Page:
Medicaid pharmacy divestment in Albany hurts rural health care | News, Sports, Work

America is facing a significant shortage of doctors, and nowhere is this more evident than in rural New York State.

According to the Association of American Medical Colleges, the U.S. is expected to lack up to 124,000 physicians by 2034 as practitioners age out of the profession or choose to leave due to the strain caused by the COVID-19 crisis. Upstate — and Western New York in particular — has struggled for years to attract enough doctors to meet demand and ensure residents have access to high-quality, affordable care.

Rural residents also have to travel greater distances for treatment, living on average at least five miles further from the nearest hospital than their suburban and urban counterparts.

Extreme weather, lack of public transportation, and high gas prices make these trips unaffordable for many patients—especially those on lower incomes.

That’s why the Chautauqua Center prioritizes meeting patients where they are and providing services directly to them whenever possible. Our home drug delivery service delivers life-saving prescriptions to the doorsteps of more than 760 people every month. And we regularly provide transportation to appointments for the more than 12,000 patients we serve.

These critical services are made possible through our participation in 340B, a 30-year-old federal program that requires drug manufacturers to provide deep discounts so that safety net providers can use the savings to provide care to uninsured and underserved New Yorkers. This funding stream allows safety facilities to offer services not covered by Medicaid.

In addition to the delivery and transportation of medications, Chautauqua Center uses 340B funds to provide free blood pressure monitors, in-house translation services, help with chronic pain management and nutrition counseling – all at no additional cost to taxpayers.

That critical funding stream is now in jeopardy as a result of a change first proposed by former Governor Andrew Cuomo before the Covid-19 crisis and scheduled to be implemented next spring. In short, the state health department wants to divert $340 billion in savings away from safety net providers and into its own coffers, resulting in more than $250 million in annual losses for community-based health facilities annually.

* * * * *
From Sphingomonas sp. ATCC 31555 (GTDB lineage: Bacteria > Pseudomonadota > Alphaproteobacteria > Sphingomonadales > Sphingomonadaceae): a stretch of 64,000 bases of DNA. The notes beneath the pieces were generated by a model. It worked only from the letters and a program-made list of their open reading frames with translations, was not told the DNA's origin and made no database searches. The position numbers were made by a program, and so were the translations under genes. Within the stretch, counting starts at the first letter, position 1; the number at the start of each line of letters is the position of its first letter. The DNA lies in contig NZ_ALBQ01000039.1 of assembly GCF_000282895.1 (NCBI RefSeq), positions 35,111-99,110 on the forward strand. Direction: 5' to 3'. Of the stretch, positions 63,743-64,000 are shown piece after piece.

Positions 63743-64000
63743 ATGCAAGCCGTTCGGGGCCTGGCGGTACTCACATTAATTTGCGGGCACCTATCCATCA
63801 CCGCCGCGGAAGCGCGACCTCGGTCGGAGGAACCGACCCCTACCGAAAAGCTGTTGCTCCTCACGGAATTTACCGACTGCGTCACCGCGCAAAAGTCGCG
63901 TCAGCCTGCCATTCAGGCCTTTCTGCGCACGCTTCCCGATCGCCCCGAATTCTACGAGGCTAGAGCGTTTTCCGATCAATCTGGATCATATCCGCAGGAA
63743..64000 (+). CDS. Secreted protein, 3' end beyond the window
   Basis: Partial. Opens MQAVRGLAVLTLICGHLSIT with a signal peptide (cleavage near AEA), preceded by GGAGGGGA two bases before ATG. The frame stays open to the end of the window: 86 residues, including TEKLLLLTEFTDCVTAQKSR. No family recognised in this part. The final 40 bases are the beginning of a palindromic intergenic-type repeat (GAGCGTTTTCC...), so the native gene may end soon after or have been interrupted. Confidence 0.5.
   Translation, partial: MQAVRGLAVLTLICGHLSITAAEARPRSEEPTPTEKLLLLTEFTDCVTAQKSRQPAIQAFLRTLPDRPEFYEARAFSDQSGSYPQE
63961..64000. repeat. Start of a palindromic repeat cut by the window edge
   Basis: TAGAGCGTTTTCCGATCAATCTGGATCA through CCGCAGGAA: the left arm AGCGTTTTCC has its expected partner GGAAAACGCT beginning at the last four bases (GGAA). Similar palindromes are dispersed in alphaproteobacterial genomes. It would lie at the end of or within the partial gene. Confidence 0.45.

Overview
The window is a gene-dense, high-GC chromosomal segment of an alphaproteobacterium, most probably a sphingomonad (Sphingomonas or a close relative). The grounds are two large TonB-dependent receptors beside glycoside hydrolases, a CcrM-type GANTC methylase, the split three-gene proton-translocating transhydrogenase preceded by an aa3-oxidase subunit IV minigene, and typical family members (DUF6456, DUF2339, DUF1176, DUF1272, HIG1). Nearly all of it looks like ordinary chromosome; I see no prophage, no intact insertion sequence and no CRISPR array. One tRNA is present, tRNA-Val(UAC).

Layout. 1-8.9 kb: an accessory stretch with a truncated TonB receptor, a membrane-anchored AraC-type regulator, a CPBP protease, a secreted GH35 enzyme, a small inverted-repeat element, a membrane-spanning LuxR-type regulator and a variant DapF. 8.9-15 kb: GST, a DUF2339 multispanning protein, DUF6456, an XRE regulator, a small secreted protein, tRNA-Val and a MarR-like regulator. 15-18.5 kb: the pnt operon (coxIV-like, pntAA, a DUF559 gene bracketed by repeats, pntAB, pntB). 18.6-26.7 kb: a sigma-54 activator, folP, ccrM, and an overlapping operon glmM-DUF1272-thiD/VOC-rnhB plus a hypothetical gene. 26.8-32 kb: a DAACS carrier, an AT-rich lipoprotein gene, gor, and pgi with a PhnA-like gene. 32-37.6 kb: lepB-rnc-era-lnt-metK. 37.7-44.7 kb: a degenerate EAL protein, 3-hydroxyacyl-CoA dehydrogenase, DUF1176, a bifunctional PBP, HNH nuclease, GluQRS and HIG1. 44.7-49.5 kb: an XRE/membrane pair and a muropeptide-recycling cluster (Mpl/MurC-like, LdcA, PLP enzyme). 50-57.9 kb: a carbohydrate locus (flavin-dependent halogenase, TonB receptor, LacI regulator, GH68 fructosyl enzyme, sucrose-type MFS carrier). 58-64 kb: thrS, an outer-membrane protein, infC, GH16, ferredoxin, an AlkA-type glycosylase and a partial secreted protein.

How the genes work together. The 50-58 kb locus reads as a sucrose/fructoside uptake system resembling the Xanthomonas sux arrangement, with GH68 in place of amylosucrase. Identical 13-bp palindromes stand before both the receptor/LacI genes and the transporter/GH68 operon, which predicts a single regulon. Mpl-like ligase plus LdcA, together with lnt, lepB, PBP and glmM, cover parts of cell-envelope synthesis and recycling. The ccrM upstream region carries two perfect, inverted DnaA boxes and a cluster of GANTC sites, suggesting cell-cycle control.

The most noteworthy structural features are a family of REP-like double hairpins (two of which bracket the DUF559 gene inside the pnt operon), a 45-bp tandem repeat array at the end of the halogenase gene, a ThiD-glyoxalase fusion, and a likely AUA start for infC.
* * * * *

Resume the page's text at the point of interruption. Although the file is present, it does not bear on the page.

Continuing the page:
According to the Department of Health, eliminating the Medicaid pharmacy benefit would result in savings of at least $125 million in the first year of implementation. But a 2020 Weakley Consulting Group report found that the state would actually incur an additional $154 million in costs, rising to $1.5 billion over five years.

These funds support life-saving care and are also flexible and predictable, allowing providers to respond to unexpected public health crises like COVID-19 more quickly and efficiently. Without that revenue, services will be cut, jobs will be lost, and some clinics in medically underserved communities will close altogether. Almost two-thirds of the Chautauqua Center’s annual budget consists of $340 billion.

The loss of 340B funds will disproportionately harm lower-income members of communities of color who have long experienced disparities in access to quality health care. Forty percent of Chautauqua Center’s patients are members of racial or ethnic minority groups, and just over 80 percent are at or below 200 percent of the federal poverty line.

The pandemic has forced providers to rethink how they deliver care to vulnerable patients and keep them safe. Telehealth, which enabled people to speak virtually with medical professionals, was an important tool – particularly in underserved rural areas – that remains a key aspect of our services. But access to medicines and personal treatment are still necessary to provide high-quality care.

The Chautauqua Center is experiencing a growing demand for services for hard-to-reach people, including members of the Amish community, migrant farm workers and the urban homeless, all of whom face transportation challenges. We are committed to continuing to provide a high level of care to these emerging populations as well as our existing patients, but we will not be able to do so if Albany insists on moving forward with the separation.

We call on the Governor to rescind this outdated and harmful plan and hope that our local elected officials will support us in this effort.

Mike Pease is the CEO of The Chautauqua Center, a federally qualified health center that has been providing high-quality, patient-centered health and support services to the Chautauqua area since 2013.

Today’s breaking news and more in your inbox

Leave a Comment

Your email address will not be published. Required fields are marked *